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94Victorian Review Unfortunately, he does not fully demonstrate the connection correspondents saw between marriage and emigration. Thus, this section seems disjointed from the main body of the book, although it does reflect lower-middle-class attitudes toward and fears about emigration. The most notable aspect of the book is that Robson preserves the voices of the correspondents, by providing lengthy quotations from leading articles and letters. Regrettably, he neglects to sufficiently analyze or generalize what this debate signifies about the lower middle class, and what distinguished them from the middle class. However, the appendices are a useful guide to conclusions reached in the debate and provide information about the correspondents. My reservations notwithstanding, the histories of the lower middle class and popular journalism are enhanced by this book. Robson's themes indicate a wealth of information about the lower middle class that has yet to be explored. He shows that they were often able to appropriate and redefine respectability in their own terms. They emphasized self-sufficiency, caution and foresight, and believed that sense should rule over sentiment. Robson also demonstrates the importance of the Telegraph as a new forum for the discussion of issues affecting a previously unrepresented group. He raises several questions that deserve further exploration by historians interested in better understanding middle-class notions about marriage, economy and emigration. TARA BEATON York University David Newsome. The Victorian World Picture: Perceptions and Introspections in an Age of Change. London: John Murray, 1997. ? + 310. £25.00. ? have only three things to say to you: love your country, tell the truth and don't dawdle'. Thus Lord Cromer giving probably the shortest prize giving speech on record at some point in the 188Os. In his elegant portrait of an age, David Newsome's Victorians certainly don't spend a lot of time in the dawdling department. They positively bustle. Railways transform time and space, the population migrates from country to town, phrenologists pursue cranial bumps, Carlyle worships work and heroes whilst Samuel Smiles helps himself. Happily, we discover that Jeremy Reviews95 Bentham (here an honorary Victorian) was an early advocate of jogging. He used to embarrass his friends by performing this strange act whilst out walking with them in St. James' Park. We can imagine how they felt. Only in the last decades of the century did the Victorians begin to run out of steam, beset by decadence and self doubt. Yet, as Newsome shows, self doubt had always been part of the Victorian frame of mind, something that accompanied the contemporary belief in science and progress. This overview of Victorian civilization represents a lifetime — one might almost say a love affair — with the Victorians. Newsome is therefore in an excellent position to guide us through the culture of the last century. With his instinctive feel for the period, he recreates much of its color and texture. Readers should look elsewhere for narrative and chronology. What Newsome provides is a sense of what it meant to be a Victorian. The book traces the internal and external lives of contemporaries. Science and technology, literature and art, duty and respectability all jostle together in the pages to pinpoint the spirit of the age. This is not a narrowly domestic treatment; the empire and foreign policy are here too. As one would expect from Newsome's earlier work, the book is particularly good on the Victorians at prayer. He takes us through the religious debates with sympathy and understanding. Readers new to the subject (the ideal audience for this book) will find that it is difficult to separate Victorian politics and ideology from theology. Newsome is therefore a historian for our times where religious history has rediscovered a new sense of purpose and importance. But who are Newsome's Victorians? Any project of this kind raises problems of generalization. Whilst Newsome is strong on great men (who seem to spring from his pen with Carlylean vigor and energy), the book does not have all that much to say about women or the gendered dimension of existence. His Victorians live in the town rather than the countryside. They are also not working class. Whilst there is plenty of material on proletarian life, the workers...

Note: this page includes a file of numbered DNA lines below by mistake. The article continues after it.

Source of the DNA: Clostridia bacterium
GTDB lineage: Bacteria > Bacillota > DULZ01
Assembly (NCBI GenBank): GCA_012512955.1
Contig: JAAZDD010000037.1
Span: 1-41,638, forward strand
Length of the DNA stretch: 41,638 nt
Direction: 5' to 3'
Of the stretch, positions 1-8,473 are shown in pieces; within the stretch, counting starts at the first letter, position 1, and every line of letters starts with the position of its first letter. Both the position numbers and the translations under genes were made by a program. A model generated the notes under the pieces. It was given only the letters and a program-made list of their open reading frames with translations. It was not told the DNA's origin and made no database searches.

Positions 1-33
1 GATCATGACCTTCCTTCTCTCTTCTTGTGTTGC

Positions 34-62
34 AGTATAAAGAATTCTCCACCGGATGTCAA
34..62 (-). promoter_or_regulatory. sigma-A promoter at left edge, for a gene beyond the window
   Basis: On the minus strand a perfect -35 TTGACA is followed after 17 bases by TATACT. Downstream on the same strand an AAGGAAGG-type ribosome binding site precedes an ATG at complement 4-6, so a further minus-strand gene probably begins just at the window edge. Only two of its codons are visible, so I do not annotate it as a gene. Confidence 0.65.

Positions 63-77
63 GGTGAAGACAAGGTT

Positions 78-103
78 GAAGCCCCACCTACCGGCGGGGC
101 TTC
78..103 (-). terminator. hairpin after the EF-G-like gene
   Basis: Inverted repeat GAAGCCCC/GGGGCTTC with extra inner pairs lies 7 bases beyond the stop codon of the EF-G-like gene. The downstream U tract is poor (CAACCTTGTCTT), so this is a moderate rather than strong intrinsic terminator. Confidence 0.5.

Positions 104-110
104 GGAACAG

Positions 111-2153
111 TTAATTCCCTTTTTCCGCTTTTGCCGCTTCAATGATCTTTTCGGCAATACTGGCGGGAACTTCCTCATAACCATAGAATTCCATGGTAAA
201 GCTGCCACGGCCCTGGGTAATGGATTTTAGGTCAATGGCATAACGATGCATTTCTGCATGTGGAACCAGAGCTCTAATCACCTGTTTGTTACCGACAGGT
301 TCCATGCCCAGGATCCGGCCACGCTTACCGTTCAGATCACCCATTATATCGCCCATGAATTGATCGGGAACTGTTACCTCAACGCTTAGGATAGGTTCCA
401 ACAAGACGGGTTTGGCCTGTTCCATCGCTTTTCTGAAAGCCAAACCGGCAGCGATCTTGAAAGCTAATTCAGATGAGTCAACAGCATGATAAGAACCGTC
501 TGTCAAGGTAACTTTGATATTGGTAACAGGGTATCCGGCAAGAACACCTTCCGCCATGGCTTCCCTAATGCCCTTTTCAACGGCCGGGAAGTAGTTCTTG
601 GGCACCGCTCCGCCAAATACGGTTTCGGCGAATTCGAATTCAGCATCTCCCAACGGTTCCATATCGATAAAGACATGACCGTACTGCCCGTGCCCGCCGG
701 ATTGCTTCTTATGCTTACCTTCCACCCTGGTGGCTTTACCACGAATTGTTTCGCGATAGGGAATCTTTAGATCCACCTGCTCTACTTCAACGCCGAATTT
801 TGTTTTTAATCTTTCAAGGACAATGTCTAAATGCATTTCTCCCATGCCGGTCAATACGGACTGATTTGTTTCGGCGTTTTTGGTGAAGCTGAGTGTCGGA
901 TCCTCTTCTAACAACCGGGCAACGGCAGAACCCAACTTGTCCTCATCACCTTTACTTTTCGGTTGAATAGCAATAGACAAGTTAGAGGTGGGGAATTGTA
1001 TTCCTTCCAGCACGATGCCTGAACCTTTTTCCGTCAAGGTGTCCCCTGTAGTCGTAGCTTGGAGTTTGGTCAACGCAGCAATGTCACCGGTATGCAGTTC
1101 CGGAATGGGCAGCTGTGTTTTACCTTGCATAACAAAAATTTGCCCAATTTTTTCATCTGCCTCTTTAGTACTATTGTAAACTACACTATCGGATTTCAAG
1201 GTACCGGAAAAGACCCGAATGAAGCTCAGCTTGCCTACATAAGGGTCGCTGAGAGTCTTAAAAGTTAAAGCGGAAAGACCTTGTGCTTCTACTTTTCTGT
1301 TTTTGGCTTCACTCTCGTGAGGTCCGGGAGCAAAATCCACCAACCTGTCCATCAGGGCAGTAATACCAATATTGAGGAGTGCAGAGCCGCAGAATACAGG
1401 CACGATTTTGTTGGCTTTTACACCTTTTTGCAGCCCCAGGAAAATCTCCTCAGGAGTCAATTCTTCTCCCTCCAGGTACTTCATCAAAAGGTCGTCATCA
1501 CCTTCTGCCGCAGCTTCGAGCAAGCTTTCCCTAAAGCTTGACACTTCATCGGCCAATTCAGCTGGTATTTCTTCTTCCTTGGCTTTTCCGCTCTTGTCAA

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pp. 94-96
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